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Isn't anyone 18 or older guaranteed full constitutional rights? How can someone between 18 and 21 be denied the right to own a gun based on age?

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2 Answers 2

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Isn't anyone 18 or older guaranteed full constitutional rights?

No.

How can someone between 18 and 21 be denied the right to own a gun based on age?

The Second Amendment authorizes reasonable regulation of the right to own a gun (it contemplates a "well-regulated" militia).

Nothing in the U.S. Constitution states that age 18 is the age of majority for all purposes. The U.S. Constitution merely states that the right to vote in a federal election cannot be denied on the basis of an age older than age eighteen. (A U.S. state could let 14 year olds vote if it wanted to do so.)

But, many legal rights are limited to persons aged twenty-one or older (e.g. drinking, tobacco smoking, serving as an executor of a decedent's estate, etc.), or to some other age (e.g., age discrimination in employment laws start at age 40, legal discrimination for senior citizen oriented housing starts at age 55, eligibility to run for the U.S. House starts at age 25, for the U.S. Senate at age 30, and for the Presidency at age 35.)

Historically, until the Vietnam War, the age of majority for most (but not all) purposes in the United States was twenty-one years of age.

A majority of U.S. courts that have considered the issue have found that an age twenty-one restriction on the right to bear some or all arms is a reasonable regulation of the Second Amendment right that is constitutionally permitted, although there is a split of authority and one or two cases have reached the opposite conclusion.

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This was most recently decided in NRA vs. BATFE in 2013. There were two basic reasons:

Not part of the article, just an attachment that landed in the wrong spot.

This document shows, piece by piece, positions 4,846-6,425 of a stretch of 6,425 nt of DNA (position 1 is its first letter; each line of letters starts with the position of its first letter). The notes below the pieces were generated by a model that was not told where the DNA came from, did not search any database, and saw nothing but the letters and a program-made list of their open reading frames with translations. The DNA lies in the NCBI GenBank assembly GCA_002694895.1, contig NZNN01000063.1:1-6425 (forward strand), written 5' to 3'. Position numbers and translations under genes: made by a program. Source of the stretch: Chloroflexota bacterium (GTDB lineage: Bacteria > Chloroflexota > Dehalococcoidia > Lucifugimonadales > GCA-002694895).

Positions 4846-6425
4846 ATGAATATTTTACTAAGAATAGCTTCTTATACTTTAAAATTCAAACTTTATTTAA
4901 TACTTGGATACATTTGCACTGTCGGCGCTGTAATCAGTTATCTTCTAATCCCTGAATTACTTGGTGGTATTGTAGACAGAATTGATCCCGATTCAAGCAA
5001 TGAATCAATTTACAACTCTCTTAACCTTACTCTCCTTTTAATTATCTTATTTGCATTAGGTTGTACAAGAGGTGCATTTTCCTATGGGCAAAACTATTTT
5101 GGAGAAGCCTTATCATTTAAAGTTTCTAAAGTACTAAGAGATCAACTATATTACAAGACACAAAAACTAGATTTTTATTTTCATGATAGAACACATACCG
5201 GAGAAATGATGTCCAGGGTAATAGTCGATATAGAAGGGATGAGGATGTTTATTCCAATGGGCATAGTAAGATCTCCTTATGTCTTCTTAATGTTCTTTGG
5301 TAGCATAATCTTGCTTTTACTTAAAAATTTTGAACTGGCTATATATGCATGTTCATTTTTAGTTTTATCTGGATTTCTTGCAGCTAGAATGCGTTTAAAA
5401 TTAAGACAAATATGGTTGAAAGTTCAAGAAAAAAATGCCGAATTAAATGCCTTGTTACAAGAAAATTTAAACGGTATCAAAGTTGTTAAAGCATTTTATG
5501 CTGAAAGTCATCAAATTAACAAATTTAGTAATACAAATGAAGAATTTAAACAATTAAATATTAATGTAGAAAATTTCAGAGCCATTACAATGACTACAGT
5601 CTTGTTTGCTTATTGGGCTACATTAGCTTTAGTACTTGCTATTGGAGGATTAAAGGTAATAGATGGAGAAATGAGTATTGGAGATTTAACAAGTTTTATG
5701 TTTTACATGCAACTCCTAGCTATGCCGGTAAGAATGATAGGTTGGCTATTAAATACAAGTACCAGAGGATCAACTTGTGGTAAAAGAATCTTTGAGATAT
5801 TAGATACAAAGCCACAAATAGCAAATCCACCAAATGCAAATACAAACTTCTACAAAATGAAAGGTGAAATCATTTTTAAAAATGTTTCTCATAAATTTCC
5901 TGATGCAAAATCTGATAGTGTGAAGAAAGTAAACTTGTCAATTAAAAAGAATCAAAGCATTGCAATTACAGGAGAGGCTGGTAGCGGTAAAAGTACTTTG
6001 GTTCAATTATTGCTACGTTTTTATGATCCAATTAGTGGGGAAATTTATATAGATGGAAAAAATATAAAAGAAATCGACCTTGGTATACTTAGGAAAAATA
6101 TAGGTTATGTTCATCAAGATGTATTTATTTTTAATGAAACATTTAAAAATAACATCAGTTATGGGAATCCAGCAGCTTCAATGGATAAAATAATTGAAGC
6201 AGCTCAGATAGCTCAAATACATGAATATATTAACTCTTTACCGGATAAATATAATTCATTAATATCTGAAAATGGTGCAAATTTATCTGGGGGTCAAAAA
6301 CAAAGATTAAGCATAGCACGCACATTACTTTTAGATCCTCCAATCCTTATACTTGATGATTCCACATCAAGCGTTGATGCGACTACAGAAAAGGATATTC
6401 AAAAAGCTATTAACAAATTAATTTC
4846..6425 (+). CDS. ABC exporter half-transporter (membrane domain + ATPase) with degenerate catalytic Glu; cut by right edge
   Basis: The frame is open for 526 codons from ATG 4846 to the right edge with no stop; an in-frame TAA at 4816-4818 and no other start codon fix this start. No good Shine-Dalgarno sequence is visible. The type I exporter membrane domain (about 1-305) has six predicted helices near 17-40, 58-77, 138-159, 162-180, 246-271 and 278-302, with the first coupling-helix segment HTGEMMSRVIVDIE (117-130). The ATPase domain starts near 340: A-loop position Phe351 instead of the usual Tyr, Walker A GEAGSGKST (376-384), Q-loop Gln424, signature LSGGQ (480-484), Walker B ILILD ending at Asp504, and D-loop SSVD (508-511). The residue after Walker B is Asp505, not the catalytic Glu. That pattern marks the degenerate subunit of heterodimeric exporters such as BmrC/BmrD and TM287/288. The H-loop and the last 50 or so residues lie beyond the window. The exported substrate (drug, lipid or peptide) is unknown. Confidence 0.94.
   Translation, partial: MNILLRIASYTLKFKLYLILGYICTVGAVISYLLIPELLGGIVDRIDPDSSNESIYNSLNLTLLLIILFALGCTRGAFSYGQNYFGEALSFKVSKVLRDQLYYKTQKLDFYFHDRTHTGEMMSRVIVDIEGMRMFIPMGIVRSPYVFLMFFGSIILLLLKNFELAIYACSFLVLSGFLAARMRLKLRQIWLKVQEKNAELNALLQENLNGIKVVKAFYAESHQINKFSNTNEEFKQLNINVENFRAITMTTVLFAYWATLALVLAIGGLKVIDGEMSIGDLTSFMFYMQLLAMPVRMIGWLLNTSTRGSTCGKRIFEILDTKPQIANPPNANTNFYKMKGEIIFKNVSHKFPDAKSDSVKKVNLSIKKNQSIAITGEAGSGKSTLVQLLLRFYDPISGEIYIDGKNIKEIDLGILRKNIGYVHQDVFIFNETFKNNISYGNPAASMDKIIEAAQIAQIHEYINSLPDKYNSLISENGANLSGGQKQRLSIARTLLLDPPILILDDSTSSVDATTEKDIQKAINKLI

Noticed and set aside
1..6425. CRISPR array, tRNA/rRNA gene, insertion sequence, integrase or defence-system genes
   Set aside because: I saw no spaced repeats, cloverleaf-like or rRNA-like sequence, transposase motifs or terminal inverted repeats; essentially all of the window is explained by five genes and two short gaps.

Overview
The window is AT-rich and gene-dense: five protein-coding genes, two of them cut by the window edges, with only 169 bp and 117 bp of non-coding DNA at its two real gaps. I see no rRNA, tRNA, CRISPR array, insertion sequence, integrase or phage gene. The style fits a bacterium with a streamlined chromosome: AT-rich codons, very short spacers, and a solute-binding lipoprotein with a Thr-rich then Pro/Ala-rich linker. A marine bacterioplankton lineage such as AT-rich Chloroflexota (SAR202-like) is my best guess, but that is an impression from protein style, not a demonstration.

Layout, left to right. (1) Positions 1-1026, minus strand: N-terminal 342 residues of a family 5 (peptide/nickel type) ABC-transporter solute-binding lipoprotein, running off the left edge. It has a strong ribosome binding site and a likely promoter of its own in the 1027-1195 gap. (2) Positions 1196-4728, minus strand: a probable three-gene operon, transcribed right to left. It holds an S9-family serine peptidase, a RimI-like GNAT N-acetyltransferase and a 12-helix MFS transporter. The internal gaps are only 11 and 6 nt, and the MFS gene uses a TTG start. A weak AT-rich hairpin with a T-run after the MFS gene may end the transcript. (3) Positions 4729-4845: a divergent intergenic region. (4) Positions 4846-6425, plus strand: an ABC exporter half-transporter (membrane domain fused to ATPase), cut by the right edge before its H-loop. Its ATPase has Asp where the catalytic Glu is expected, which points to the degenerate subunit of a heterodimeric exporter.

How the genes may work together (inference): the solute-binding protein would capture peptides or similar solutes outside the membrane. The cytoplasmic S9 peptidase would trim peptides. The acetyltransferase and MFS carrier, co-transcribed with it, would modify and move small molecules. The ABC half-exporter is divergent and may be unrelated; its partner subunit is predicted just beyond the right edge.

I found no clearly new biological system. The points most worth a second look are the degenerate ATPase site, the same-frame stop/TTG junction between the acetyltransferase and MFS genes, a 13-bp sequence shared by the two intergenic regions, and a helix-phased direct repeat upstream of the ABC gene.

First, the Second Amendment can be seen as both providing an individual right and a collective right. The court found that age-based restrictions do not violate the individual right, because under 21 buyers can still purchase long guns under federal law, and they can still possess and use handguns under federal law (e.g. if someone buys it for them as a gift), so their individual right to self-defense is not seriously abridged. They also found that the collective right is not violated because an age-based restriction is not a blanket ban for an entire community.

Second, they rejected an equal protection claim under the 5th Amendment and found that age-based discrimination is permissible because age is not a strictly protected class, such as race, sex, or religion.

In constitutional law, the three review standards are strict scrutiny, intermediate scrutiny, and rational basis. On the first issue, the court found that the restriction of the Second Amendment had to pass the intermediate scrutiny test. This requires that the government demonstrate the law is "substantially related" to furthering an "important government interest." They found that the age-based restriction was substantially related to furthering the goal of reducing gun crime, and was therefore constitutional.

On the second issue, the court found that age-based discrimination only had to pass the rational basis test. The rational basis test is less strict than intermediate scrutiny, so it automatically passed.

The NRA filed for certiorari with the Supreme Court afterwards, and in 2014 the petition was denied. Thus the lower court ruling stands.

Reference

Full Text of Ruling

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